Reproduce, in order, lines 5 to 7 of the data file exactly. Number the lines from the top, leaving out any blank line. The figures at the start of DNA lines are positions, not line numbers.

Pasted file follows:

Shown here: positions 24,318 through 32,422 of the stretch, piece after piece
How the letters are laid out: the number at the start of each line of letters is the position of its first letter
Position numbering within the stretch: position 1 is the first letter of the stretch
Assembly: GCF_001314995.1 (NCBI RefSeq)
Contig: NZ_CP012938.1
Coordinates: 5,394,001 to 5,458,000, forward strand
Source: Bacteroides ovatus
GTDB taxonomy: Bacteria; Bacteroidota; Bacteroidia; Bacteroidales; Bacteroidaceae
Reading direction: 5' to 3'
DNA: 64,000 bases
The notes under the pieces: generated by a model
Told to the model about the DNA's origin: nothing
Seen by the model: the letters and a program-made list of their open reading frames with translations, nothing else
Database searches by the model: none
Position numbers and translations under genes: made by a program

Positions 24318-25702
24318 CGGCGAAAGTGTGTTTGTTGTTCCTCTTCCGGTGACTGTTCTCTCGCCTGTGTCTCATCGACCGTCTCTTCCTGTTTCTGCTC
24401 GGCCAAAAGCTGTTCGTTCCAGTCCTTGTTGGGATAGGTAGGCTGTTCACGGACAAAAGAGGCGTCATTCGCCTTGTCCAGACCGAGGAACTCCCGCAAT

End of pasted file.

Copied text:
Contig: NZ_CP012938.1
Coordinates: 5,394,001 to 5,458,000, forward strand
Source: Bacteroides ovatus